There are so many different ideas that they can be used by adults as well as in the class room.
Here are 10 great indoor winter gardening activities to get you started.
Pot a Seed/Flower
As simple as it sounds, grow plants in a pot indoors. If you are doing this project at school, you could turn it into a growing competition to see whose plant grows the tallest each week. This encourages tending to their plants, their nutrition, as well as a lesson in maths.
Plant in the Dark
Both mushrooms and snow pea sprouts need surprisingly little light to grow. Just one tip, they do need daily watering which cannot be neglected over a weekend. But the rewards are so quick and delicious!
Cook from your Garden
If you have an established vegetable garden, then it really is time to get harvesting and finally create something you can all enjoy together. Soup, casserole, pizza... If all else fails, make scones and bread for a great winter warmer. Add herbs to your mix.
Open up your vegetables (non-modified) or seed heads and remove the seeds for drying. The trick is to use your best produce as they will create the best new plants. The easiest veg to get seeds from are tomatoes and pumpkins. Drying the seeds out is an essential lesson to learn. Making the packets is the next fun stage!
Visit: International Seed Saving Institute
Sow into Planter Trays
It maybe too cold and wet now, but there will always be a break in the weather for a day of planting out. So get your next crop ready by planting seeds into seed raising mix in your planter trays or homemade newspaper tubes. Keep them in a protected sunny place such as a windowsill or small greenhouse to sprout. Make sure you choose the right plants for the season.
Learn how to make newspaper pots from Dig The Dirt.
Pot a Fruit Tree
Since winter is the time to plant fruit trees, why not pot a tree for sunny position against the building? Make sure that you only plant trees that are grafted onto dwarf root stock. Come summer time you should see the first signs of fruit. It may take a couple of years to really get started but they really do add a little extra cheer to the garden. The added bonus is that they can also be moved if you move.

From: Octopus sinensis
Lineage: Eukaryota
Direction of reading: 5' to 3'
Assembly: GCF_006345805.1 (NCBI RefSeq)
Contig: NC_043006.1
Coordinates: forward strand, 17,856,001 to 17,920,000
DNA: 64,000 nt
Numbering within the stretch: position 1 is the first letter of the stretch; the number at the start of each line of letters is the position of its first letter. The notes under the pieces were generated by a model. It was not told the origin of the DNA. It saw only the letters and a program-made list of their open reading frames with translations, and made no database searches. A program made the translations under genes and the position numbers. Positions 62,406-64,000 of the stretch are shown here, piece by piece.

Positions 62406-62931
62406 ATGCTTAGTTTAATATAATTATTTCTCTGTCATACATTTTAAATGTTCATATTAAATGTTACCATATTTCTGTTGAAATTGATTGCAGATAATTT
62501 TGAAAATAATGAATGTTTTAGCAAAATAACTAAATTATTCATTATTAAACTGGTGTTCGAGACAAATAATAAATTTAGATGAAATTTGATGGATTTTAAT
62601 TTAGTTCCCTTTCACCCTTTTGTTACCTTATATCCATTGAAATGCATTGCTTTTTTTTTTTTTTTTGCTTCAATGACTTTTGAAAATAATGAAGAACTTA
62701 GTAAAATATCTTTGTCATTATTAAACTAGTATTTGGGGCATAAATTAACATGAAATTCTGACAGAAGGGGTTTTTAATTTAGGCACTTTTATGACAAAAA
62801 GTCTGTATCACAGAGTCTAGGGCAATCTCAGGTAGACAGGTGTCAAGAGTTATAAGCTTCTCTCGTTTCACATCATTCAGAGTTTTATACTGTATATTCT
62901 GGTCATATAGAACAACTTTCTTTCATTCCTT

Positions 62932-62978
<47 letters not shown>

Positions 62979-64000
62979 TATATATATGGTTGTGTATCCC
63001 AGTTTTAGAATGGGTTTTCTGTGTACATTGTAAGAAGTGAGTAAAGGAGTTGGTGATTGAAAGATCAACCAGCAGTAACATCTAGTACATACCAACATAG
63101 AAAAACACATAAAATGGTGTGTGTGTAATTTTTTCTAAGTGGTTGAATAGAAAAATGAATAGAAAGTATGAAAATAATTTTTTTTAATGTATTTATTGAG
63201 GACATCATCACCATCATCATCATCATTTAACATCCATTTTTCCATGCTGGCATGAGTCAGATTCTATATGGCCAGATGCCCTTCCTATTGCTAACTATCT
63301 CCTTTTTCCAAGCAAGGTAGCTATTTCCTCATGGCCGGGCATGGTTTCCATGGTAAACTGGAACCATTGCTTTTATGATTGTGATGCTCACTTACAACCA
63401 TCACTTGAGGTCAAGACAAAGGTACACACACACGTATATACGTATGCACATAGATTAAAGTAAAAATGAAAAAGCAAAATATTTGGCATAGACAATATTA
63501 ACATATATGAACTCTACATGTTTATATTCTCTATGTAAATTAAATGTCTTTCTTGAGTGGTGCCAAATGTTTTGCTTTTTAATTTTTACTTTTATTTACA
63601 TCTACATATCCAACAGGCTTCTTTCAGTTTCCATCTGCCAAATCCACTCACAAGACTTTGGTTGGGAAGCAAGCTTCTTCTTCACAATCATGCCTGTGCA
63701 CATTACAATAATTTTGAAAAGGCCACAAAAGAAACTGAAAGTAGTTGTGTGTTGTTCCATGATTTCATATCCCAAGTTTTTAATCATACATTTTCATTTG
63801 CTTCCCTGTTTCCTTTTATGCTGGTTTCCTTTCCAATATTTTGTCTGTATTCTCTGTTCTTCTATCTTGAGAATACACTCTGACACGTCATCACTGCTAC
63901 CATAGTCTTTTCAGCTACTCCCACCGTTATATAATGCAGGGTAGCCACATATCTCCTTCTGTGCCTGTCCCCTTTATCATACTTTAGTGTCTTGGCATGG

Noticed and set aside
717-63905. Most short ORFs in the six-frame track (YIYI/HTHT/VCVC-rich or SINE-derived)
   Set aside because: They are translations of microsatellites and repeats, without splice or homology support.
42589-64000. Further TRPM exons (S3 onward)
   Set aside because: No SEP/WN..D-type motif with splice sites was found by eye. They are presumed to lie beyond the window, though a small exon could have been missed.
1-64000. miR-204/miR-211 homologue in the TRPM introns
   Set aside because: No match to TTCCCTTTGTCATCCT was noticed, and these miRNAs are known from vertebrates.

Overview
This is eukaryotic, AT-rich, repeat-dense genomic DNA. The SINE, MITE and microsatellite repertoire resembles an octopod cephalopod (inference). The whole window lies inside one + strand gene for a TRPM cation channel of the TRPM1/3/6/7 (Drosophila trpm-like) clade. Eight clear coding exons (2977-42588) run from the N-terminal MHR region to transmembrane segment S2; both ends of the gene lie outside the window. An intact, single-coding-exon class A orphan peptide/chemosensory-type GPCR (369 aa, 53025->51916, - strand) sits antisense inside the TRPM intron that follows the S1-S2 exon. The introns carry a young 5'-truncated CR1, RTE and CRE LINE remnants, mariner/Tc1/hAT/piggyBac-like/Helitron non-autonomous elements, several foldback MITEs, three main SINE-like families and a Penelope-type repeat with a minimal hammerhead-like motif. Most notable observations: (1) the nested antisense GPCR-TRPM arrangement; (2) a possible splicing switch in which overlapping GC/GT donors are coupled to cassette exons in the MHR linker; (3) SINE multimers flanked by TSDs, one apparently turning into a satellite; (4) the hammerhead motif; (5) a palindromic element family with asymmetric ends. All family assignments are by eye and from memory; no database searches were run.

Paint a Pot
Even adults like this one!
It can be as simple as using poster paint, or as interesting as image transfer. Transferring an image onto a terracotta pot is so easy. Simply print out your image/wording from the computer BACKWARDS, apply Mod Podge Outdoor Glue over the image front and stick it onto the pot. Rub out any air pockets gently so as not to break the paper, allow to dry for 24hrs. Once fully dry, wet your fingers with water and rub the paper off, leaving the image behind on the pot. To make it really stand out, paint the pot first.
Learn how to make an image transfer flower pot from Heaven's Walk.
Plan the Garden
Every good garden needs a plan. What climbs or spreads? What could be permanent? What sunny position have we not yet used? Can we vertical garden? When are our holidays? Yes, plan it all and ask the kids what they would like to eat. You maybe amazed with the ideas thrown into the ring. Order roses, fruit trees, deciduous trees and vines now. The garden catalogues are at their best during winter. Check out Garden Express among many others online.
Purchasing a worm farm from the shops can cost as much as $70 to $130, and that is without the worms! But for only a few dollars (or even for free, if you are lucky) you can use polystyrofoam boxes with lids from the fruit 'n' veg shop. Put a few holes in two of the three boxes. Fill it with soil, organic matter, and a few worms. Keep it shady and moist, but not too wet. Add kitchen scraps (vegetables only!) Worms will help teach your kids about the interdependence of plants and organisms as they turn vegetable kitchen scraps into valuable compost. And remember to use a worm blanket as not to suffocate your worms. Worm stock can come from the local hardware stores or from other worm farming gardeners who have an abundant worm stock to share.
Worm casting liquid is pure gold for watering the garden with! The plants just love it, although my neighbour tells me that Australian native and succulents do not like it. Strictly for the yummy veggies and flowers!
Learn about micro climates.
All you need is a large jar such as one for pasta sauce, mayonnaise or Vegemite.
Add a little gravel mix at the bottom for drainage, a layer of charcoal and a good quality potting mix over the top. Not too much soil or it will spoil the look. Keep moist at all times. Adding moss can help hold the moisture more successfully. When adding plants, reduce their roots by half. The perpetual moisture of the terrarium will see to their moisture needs with reduced root stock. Once you have chosen your plants, add little accessories such as pebbles, driftwood or a plastic tiger or two!
Learn how to build a terrarium from Front & Main.